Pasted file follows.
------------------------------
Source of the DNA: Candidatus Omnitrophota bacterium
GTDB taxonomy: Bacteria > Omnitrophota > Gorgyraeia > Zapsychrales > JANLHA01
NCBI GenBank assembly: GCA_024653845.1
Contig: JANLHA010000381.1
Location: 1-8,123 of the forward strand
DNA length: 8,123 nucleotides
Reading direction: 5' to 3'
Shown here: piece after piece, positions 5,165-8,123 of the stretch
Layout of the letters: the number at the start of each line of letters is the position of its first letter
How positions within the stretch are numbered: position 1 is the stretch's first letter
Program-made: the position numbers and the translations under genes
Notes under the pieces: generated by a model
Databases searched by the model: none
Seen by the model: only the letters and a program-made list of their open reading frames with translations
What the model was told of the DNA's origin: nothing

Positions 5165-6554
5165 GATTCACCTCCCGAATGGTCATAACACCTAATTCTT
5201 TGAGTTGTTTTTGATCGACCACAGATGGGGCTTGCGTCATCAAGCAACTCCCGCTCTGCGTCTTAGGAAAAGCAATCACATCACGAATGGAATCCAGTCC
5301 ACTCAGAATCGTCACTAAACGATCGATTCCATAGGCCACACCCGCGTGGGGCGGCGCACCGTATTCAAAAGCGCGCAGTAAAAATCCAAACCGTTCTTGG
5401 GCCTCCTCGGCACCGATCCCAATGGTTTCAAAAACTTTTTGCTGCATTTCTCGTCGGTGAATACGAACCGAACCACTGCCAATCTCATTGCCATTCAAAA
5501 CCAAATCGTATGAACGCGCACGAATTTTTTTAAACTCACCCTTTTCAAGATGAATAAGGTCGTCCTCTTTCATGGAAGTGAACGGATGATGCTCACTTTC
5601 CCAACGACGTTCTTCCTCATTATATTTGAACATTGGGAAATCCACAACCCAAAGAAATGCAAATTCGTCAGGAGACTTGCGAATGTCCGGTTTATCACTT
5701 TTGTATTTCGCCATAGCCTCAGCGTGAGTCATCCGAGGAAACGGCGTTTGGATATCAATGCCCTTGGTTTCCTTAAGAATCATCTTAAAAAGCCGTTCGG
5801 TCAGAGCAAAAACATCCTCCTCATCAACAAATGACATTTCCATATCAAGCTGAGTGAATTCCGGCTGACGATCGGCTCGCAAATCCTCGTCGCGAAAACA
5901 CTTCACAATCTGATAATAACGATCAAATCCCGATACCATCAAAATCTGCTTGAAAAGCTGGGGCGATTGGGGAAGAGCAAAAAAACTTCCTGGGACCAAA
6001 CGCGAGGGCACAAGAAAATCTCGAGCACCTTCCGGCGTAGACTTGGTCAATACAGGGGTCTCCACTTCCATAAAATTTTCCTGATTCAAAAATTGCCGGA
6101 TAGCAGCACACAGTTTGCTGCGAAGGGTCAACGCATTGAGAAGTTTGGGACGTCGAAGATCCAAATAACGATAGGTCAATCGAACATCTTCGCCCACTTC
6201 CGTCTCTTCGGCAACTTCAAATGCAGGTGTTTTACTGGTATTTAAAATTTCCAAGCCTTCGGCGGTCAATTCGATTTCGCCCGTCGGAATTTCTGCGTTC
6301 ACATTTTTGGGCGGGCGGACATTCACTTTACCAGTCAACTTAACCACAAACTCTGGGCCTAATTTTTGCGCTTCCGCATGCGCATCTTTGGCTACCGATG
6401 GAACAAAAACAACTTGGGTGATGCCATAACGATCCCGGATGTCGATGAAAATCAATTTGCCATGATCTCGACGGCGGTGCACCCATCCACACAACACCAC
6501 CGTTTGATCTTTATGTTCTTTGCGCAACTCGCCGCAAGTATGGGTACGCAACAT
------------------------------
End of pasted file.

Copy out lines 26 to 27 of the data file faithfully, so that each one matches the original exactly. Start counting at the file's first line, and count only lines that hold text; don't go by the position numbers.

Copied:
6001 CGCGAGGGCACAAGAAAATCTCGAGCACCTTCCGGCGTAGACTTGGTCAATACAGGGGTCTCCACTTCCATAAAATTTTCCTGATTCAAAAATTGCCGGA
6101 TAGCAGCACACAGTTTGCTGCGAAGGGTCAACGCATTGAGAAGTTTGGGACGTCGAAGATCCAAATAACGATAGGTCAATCGAACATCTTCGCCCACTTC